Some Birthdays & Obituaries & Lives Well Lived

Lately we’ve been losing some greats — musicians, poets, and icons of various stripes. A couple of weeks ago, my friend Gerald posted these words on Facebook:

The recent passing of Dick Dale (81), W. S. Merwin (91) and earlier this year Mary Oliver (83) has caused me to reflect on how my heroes have changed. When I was young I worshiped artists who flamed out early: Ian Curtis, Arthur Rimbaud, Jimi, Janis and Jim. The list goes on. Now, I’ve come to admire artists that not only live a full life, but those who continue to do their work until they pass.”

Hear, hear. I’d add to this list the poet Donald Hall, who died last year at the age of 89, and whose Essays After Eighty I adore. For the last few years I’ve kept by my bedside either that book or its follow-up, A Carnival of Losses: Notes Nearing Ninety. I look to Donald Hall’s last books for their wisdom and their wit but above all, I think, for the simple beauty of their sentences, each laid carefully after the next. I hope that something in those books will rub off on me and that somehow, someday, I’ll write sentences that seem so effortless and clean.

Then there’s Andre Williams, the outrageous R&B wildman original, who was funny, creative, irreverent, raunchy, prolific, and gleefully strange all the way up to his death, just a couple of weeks ago, at the age of 82.

He’d released his last album at the age of 80. It’s called Don’t Ever Give Up.

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Some of our creative elder-heroes still walk among us. Austin Kleon’s new book, Keep Going, opens with a quote from Willie Nelson. “I think I need to keep being creative,” Willie says, “not to prove anything but because it makes me happy just to do it…. I think trying to be creative, keeping busy, has a lot to do with keeping you alive.”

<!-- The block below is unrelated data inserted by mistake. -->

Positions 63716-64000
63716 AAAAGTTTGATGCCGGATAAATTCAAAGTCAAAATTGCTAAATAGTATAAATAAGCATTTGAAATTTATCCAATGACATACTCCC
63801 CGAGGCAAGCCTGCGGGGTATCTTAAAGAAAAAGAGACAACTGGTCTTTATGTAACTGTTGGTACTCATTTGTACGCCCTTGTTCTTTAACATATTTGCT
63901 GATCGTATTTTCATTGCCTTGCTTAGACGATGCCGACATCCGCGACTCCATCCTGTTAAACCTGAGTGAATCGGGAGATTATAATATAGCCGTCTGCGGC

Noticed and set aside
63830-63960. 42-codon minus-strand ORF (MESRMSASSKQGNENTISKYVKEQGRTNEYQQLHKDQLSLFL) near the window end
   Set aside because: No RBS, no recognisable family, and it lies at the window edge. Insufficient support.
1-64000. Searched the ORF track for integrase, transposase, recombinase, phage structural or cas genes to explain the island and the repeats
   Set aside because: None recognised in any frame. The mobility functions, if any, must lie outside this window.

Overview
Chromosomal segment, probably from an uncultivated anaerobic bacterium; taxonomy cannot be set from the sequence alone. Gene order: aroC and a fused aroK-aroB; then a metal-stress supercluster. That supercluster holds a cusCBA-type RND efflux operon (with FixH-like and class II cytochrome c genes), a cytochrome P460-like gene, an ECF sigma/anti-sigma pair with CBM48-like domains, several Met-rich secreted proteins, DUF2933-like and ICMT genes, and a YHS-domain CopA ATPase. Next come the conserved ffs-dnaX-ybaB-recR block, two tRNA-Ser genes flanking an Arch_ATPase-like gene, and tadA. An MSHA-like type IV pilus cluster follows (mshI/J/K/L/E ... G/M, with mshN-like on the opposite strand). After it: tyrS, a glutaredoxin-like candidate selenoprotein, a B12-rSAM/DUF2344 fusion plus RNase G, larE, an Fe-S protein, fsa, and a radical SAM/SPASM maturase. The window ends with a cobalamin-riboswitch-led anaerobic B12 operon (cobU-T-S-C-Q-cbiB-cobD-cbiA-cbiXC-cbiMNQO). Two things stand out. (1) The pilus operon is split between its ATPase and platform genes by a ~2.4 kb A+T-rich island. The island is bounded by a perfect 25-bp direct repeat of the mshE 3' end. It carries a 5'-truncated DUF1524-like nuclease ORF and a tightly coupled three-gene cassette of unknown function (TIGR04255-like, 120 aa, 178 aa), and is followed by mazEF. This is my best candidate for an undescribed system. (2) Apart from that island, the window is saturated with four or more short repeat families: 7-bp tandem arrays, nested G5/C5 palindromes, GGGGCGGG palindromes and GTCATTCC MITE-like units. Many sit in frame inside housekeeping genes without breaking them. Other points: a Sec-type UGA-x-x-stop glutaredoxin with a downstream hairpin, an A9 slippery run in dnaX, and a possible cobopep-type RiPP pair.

Willie Nelson turns 86 this month. Last year he released his seventy-third album. It’s called Last Man Standing.

And then of course there’s Lawrence Ferlinghetti, still with us at the age, now, of a hundred. For his birthday a couple of weeks ago, he released a new book, Little Boy. City Lights bookstore threw him a huge birthday party. (I couldn’t make it to San Francisco, but I did make him a card.)

Meanwhile, a little closer to home: last Saturday, in Petal, Mississippi, the British-born ballet dancer Henry Danton celebrated his own centennial. He still actively teaches and dances and is writing down the details of his long and celebrated career.

“I don’t have a lot of free time,” he told the Hattiesburg American. “And I want it that way. I don’t want to retire.”

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Stories like these keep popping up into my news feed lately. A week or two ago I read about Delana Jensen Close, who just published her first book, a novel called The Rock House, at the age of 95. She started writing it sixty-plus years ago, back in 1955. She told the Associated Press that “It had to come out” and compared its long-awaited release to the birth of a child. “In the days after it was published,” the A. P. reports, “she literally treated it that way — carrying the book around in a basket with a baby blanket.”

The Indie Book Awards gave Close the prize for this year’s best historical fiction. She has two new novels underway.

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Maybe, like I did, you grew up on Beverly Cleary books. This Saturday, Cleary turns 103.

Back when she was just a hundred, someone asked her the secret of her longevity.

“I didn’t do it on purpose,” she said.

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And here’s my favorite story from 2018: “Alabama man turns 99 this Fourth of July, plans to cast his first vote.” John McQueen of Montgomery voted for the first time in his life last summer, in Sen. David Burkette’s runoff election. (Burkette won.) According to Al.com, McQueen stays active today, working in his garden and singing gospel music. “I still work,” he told the paper. “I ain’t never stopped…. I believe if I stop and rest I won’t last long.”